• Introduction to Early Voices

  • America and Its Early Voices

  • Introduction to Early Recording
  • William Jennings Bryan
  • Eugene Debs
  • Thomas Edison
  • Samuel Gompers
  • William McKinley
  • William Taft
  • Booker T. Washington

    "…whoever has spoken…into the mouthpiece of the phonograph, and whose words are recorded by it, has the assurance that his speech may be reproduced audibly in his own tones long after he himself has tuned to dust… Speech has become, as it were, immortal."

    -Scientific American, Nov. 17, 1877


    During the summer of 1877, Thomas Edison and his staff at the Menlo Park Laboratory were working on a machine to record and retransmit telegraph signals. Edison realized that, with some modifications and the aid of a primitive microphone/speaker, this device could also record and replay acoustic signals. This was an improvement on earlier sound recorders, like the phonautograph invented by Leon Scott, which used a stylus to trace the shape of sound waves on a soot-covered glass cylinder but were poorly suited to replaying recorded sound. The possibilities of sound recording quickly captured the public imagination, and it was this invention that first established Edison's reputation as the country's leading inventor. (Morton 2004, 2)

    Edison's influence meant that sound recording moved from being a laboratory curiosity to a viable commercial opportunity. The first few decades of recording technology saw many different attempts to improve upon Edison's design, whether by changing the device itself or the media on which it recorded. Edison himself quickly replaced the wax-coated paper of his earliest models with a tinfoil-covered cylinder that rotated under the recording stylus. This method required that the microphone be very close to the source of sound, and was only able to record sound in two-minute increments – the length of a single roll. (Copeland 1991, 7; Steffen 2005, 27)

    Despite the speculation evident in the above quote from Scientific American, Edison and his competitors originally thought that their recording devices would be most useful for business dictation, and tried to sell their products to corporations and businessmen. Other uses, such as public entertainment, were not anticipated by the major manufacturers and were only discovered by local sales companies. (Morton 2000, 17). Many of the technological improvements made to recording devices were aimed at capturing the dictation market. Edison replaced tinfoil cylinders with wax-coated cylinders in the late 1880s, while both Edison and a group headed by Alexander Graham Bell experimented with replacing the cylinder with a disc, a technique perfected by Emile Berliner in 1895. (Steffen 2005, 29) Such improvements allowed for more accurate recordings (with less background noise) and longer recording times.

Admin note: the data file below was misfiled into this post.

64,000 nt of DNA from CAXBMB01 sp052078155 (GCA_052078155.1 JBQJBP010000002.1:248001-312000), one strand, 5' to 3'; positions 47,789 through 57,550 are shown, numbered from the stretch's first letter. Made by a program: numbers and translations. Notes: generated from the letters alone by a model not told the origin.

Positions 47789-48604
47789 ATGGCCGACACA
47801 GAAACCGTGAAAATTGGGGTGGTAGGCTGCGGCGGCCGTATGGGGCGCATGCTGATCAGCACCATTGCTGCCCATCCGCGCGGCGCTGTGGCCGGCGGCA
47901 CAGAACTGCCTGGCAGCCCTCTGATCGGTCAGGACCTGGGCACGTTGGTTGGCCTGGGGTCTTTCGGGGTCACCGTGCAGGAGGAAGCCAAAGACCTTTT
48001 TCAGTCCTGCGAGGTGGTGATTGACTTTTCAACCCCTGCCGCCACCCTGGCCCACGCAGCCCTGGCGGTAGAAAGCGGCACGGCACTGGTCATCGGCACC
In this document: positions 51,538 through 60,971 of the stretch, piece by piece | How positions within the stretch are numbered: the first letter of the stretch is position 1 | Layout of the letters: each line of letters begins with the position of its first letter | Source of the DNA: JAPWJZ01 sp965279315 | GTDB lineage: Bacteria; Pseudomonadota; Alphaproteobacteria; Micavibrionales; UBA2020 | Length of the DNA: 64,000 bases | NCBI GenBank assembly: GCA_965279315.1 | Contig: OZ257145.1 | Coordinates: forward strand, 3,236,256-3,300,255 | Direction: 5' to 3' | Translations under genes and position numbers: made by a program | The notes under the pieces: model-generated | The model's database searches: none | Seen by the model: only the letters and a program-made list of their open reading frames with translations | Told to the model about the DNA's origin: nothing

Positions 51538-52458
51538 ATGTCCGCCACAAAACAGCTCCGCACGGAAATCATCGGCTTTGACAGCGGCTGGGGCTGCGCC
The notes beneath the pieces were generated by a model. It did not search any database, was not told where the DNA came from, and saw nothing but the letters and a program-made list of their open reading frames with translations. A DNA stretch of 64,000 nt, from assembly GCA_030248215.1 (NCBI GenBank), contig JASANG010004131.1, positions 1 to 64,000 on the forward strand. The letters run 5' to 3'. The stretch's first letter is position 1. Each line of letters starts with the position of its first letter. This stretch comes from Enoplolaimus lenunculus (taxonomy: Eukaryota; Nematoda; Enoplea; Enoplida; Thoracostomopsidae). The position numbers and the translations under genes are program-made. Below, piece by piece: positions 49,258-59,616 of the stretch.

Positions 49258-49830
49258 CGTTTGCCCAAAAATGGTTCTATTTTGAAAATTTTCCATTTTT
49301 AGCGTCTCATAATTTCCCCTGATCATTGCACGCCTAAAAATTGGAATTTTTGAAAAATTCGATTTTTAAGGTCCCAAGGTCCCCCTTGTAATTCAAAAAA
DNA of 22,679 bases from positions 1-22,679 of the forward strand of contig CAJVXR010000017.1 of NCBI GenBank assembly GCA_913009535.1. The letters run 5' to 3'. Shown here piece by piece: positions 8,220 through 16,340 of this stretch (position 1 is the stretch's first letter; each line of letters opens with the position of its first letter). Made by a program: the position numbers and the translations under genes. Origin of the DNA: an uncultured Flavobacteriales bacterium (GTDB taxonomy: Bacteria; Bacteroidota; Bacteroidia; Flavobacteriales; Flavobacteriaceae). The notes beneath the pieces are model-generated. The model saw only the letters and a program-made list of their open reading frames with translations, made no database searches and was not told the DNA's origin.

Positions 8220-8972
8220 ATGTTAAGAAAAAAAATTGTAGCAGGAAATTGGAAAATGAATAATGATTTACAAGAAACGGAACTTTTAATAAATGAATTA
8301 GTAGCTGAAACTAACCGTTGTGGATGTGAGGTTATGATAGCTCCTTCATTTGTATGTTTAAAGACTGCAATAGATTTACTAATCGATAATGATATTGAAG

Other experiments focused on devising a steady power source that could drive the recording medium (whether cylinder or disc) at a constant speed. Edison's earliest models used a spring, much like a clock, while the version built by Bell and his collaborators used a sewing-machine treadle. Later models took advantage of batteries and electric motors, which decreased the size of the recording and playback devices and contributed to their wide acceptance. (Morton 2004, 17-18)


    Copeland, Peter, Sound Recordings, London: The British Library, 1991.
    Morton, Jr., David L., Off the Record: The Technology and Culture of Sound Recording in America, New Brunswixk, NJ: Rutgers University Press, 2000.
    Morton, Jr., David L., Sound Recording: The Life Story of a Technology, Baltimore, MD: Johns Hopkins University Press, 2006.
    Steffen, David J., From Edison to Marconi: The First Thirty Years of Recorded Music, Jefferson, NC: McFarland & Co., Inc., 2005.